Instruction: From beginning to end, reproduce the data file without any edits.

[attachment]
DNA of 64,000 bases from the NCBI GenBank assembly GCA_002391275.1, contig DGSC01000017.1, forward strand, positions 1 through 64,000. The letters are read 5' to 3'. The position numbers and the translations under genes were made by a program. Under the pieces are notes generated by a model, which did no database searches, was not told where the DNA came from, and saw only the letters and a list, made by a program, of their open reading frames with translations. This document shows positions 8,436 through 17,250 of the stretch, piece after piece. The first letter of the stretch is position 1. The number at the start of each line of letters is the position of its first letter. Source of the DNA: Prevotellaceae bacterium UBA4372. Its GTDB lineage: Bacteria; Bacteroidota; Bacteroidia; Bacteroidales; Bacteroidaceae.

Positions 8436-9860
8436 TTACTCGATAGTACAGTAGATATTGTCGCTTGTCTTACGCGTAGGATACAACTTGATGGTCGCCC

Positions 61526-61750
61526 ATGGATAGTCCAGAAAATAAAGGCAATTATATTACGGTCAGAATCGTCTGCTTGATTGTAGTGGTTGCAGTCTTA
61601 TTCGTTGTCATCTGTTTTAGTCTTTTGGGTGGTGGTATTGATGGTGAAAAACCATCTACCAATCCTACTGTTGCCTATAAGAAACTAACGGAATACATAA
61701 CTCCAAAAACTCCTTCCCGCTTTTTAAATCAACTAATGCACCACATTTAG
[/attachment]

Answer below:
DNA of 64,000 bases from the NCBI GenBank assembly GCA_002391275.1, contig DGSC01000017.1, forward strand, positions 1 through 64,000. The letters are read 5' to 3'. The position numbers and the translations under genes were made by a program. Under the pieces are notes generated by a model, which did no database searches, was not told where the DNA came from, and saw only the letters and a list, made by a program, of their open reading frames with translations. This document shows positions 8,436 through 17,250 of the stretch, piece after piece. The first letter of the stretch is position 1. The number at the start of each line of letters is the position of its first letter. Source of the DNA: Prevotellaceae bacterium UBA4372. Its GTDB lineage: Bacteria; Bacteroidota; Bacteroidia; Bacteroidales; Bacteroidaceae.

Positions 8436-9860
8436 TTACTCGATAGTACAGTAGATATTGTCGCTTGTCTTACGCGTAGGATACAACTTGATGGTCGCCC

Positions 61526-61750
61526 ATGGATAGTCCAGAAAATAAAGGCAATTATATTACGGTCAGAATCGTCTGCTTGATTGTAGTGGTTGCAGTCTTA
61601 TTCGTTGTCATCTGTTTTAGTCTTTTGGGTGGTGGTATTGATGGTGAAAAACCATCTACCAATCCTACTGTTGCCTATAAGAAACTAACGGAATACATAA
61701 CTCCAAAAACTCCTTCCCGCTTTTTAAATCAACTAATGCACCACATTTAG